To respond to the United Nations Sustainable Development Goals (SDGs) and build environmental education cooperation in the Asia-Pacific region, the EPA and the Global Environmental Education Partnership Asia-Pacific Regional Center (GEEP APRC) co-organized the 2021 “Let’s Learn from Each Other for a Sustainable World” Workshop on 3-4 September. The Covid-19 pandemic did not deter regional partners from continuing to promote environmental education. Speakers from the Philippines, Vietnam, Japan, Thailand, Malaysia, Bhutan and Taiwan showed up at the event or online to share their local experiences with audiences all over the world.
This workshop was the first international exchange event after GEEP APRC was established in December 2019. The EPA stated that the goal of this international workshop was to facilitate and strengthen environmental education cooperation in the Asia-Pacific region and to expand the influence of the UN SDGs through environmental education. It is hoped that through the international platform of GEEP APRC, countries in the Asia-Pacific region can learn from each other about environmental issues and share with each other their experience and knowledge in environmental education.
Judy Braus, the Executive Director of North American Association for Environmental Education (NAAEE), the GEEP Secretariat, was invited to give the opening speech at the event. She explained the core values and goals of GEEP and expected partners all over the world to create a fairer and more sustainable future through environmental education. This year marks the 10th anniversary of the implementation of the Environmental Education Act in Taiwan. Therefore, the workshop kicked off with a video titled “Let’s Make ‘Being Green’ Part of Our Daily Lives,” showcasing Taiwan’s environmental education achievements. Afterwards, Professor Chiau Wen-Yan, a former deputy minister of the EPA, gave the keynote speech on “The Promotion and Strategies of environmental education in Taiwan”.
Diverse contents were presented during the two-day workshop with four major themes: regulations and policy communication, community environmental education, environmental education teaching materials, and environmental education staff training. Domestic experts, scholars and practitioners in the field of environmental education were invited to share case studies on various topics so that the world could see Taiwan’s excellent experiences in environmental education.
International speakers, mainly members of the APRC advisory team, were invited to speak to domestic and global audiences online. The Philippines and Taiwan are among the few countries in the world that have adopted legislation to promote environmental education. Elenida Del Rosario-Basug, Director of the Philippines’ Department of Environment and Natural Resources, shared the implementation experiences of her country’s National Environmental Awareness and Education Act. Nguyễn Việt Dũn, Director General at Vietnam’s Ministry of Natural Resource and Environment, and Kumi Tashiro, Deputy Director at Japan’s Ministry of Environment, focused on cases in their countries that involved environmental policy communication. Professor Fuangarun Preededilok from Chulalongkorn University in Thailand shared cases of promoting community environmental education. On the second day, Thiaga Nadeson, Chief of WWF-Malaysia, and Ugyen Tshomo from the National Environment Commission of Bhutan shared with workshop participants environmental education teaching materials.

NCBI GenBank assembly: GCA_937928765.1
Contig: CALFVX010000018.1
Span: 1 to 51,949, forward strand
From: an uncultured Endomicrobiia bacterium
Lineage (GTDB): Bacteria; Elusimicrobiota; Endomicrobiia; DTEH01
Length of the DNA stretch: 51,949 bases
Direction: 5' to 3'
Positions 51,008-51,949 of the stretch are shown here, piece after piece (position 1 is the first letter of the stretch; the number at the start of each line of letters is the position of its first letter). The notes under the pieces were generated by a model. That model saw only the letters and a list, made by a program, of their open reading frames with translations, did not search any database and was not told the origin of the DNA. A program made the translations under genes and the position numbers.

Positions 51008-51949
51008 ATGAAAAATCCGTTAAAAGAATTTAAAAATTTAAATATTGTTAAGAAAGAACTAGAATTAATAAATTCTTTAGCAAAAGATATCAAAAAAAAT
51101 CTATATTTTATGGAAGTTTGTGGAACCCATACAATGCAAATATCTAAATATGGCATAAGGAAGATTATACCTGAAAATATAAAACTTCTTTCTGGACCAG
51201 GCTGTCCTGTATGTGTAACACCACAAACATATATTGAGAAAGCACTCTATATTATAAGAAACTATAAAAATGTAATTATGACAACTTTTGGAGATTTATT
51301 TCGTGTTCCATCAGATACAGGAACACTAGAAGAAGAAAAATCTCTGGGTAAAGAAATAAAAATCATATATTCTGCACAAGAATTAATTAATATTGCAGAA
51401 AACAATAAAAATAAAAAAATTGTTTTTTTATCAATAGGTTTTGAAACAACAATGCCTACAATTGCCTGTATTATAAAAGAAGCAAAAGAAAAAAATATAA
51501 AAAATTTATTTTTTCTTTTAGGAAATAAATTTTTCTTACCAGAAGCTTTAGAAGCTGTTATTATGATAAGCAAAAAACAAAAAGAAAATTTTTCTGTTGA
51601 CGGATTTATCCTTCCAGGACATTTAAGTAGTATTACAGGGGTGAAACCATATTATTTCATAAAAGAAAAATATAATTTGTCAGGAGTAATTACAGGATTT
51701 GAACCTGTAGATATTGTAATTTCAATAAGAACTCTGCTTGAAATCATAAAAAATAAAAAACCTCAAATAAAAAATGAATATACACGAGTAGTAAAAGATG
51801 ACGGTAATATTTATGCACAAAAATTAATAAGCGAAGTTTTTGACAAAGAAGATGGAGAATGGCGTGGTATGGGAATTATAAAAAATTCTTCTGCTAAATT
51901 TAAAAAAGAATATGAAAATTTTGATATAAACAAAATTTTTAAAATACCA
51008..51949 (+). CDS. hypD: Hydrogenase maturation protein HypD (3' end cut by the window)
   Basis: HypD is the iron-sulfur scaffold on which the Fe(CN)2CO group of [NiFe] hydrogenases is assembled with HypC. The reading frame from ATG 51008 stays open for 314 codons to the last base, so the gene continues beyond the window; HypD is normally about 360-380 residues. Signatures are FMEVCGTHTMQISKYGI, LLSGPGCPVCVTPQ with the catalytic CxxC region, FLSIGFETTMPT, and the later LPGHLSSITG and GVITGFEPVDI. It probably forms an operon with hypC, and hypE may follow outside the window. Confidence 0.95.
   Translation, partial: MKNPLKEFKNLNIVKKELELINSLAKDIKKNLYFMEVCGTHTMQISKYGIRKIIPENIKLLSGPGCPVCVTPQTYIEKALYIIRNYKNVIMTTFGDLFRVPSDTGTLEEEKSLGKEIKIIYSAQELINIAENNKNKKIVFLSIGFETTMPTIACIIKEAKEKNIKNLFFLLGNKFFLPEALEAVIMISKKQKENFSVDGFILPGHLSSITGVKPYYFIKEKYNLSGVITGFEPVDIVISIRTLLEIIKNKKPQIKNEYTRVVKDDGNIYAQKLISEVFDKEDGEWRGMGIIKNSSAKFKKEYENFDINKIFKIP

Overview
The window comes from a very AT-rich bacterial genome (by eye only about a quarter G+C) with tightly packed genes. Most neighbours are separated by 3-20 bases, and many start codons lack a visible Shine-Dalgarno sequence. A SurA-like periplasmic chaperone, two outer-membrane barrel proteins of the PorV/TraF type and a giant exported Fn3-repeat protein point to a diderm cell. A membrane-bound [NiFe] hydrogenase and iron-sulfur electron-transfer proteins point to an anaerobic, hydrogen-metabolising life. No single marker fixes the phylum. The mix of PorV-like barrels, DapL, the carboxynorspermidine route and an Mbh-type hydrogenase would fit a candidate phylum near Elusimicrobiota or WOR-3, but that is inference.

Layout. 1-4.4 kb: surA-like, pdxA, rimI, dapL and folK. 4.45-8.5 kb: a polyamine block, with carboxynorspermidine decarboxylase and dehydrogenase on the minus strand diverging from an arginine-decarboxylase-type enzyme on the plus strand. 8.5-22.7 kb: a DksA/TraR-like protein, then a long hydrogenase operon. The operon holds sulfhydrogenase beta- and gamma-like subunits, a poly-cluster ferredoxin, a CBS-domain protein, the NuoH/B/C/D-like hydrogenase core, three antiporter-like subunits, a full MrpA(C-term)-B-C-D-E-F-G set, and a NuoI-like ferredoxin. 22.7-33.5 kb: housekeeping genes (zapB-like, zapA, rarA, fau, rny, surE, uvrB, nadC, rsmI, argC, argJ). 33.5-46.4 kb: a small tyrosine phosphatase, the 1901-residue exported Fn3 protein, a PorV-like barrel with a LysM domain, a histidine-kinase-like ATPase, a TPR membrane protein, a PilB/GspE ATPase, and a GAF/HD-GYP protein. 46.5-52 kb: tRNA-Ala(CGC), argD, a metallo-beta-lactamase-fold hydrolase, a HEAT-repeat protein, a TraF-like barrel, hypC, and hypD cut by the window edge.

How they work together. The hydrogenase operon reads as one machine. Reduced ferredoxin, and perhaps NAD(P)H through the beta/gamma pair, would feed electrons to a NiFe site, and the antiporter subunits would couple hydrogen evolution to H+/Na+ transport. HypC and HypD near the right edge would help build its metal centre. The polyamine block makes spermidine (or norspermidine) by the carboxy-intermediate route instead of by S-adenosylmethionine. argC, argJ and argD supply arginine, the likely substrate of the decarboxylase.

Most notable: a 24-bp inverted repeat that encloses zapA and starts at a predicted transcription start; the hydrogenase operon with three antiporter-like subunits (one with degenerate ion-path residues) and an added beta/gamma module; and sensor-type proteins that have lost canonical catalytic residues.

The finale of the workshop was the course on environmental education staff training led by Deputy Director Kumi Tashiro and Kato Tatsuhiro, Secretary General of the Japan Environmental Education Forum. They demonstrated facilitation techniques remotely online based on the content in the tool book “Creating a Co-learning Environment – Learning 10 Facilitation Skills from Environmental Education”, and led participants in communication with each other. Together they accomplished a rare international cooperative teaching demonstration to enhance the practical abilities of environmental educators.
In the pursuit of economic development, the Asia-Pacific region has caused much environmental pollution in the air, water, waste, and soil, and at the same time it is suffering from environmental threats from global climate change. Facing the ever-changing external environment, it urgently needs to learn to co-exist with the environment through environmental education and the concept of sustainability. In the future, APRC will continue to be a hub for promoting environmental education in the region and will seek more international participation. By inspiring people through education and turning knowledge into actions, the region can change as a whole and make the world more sustainable.
Excerpt from Major Environmental Policies, October 2021
- Ministry of Environment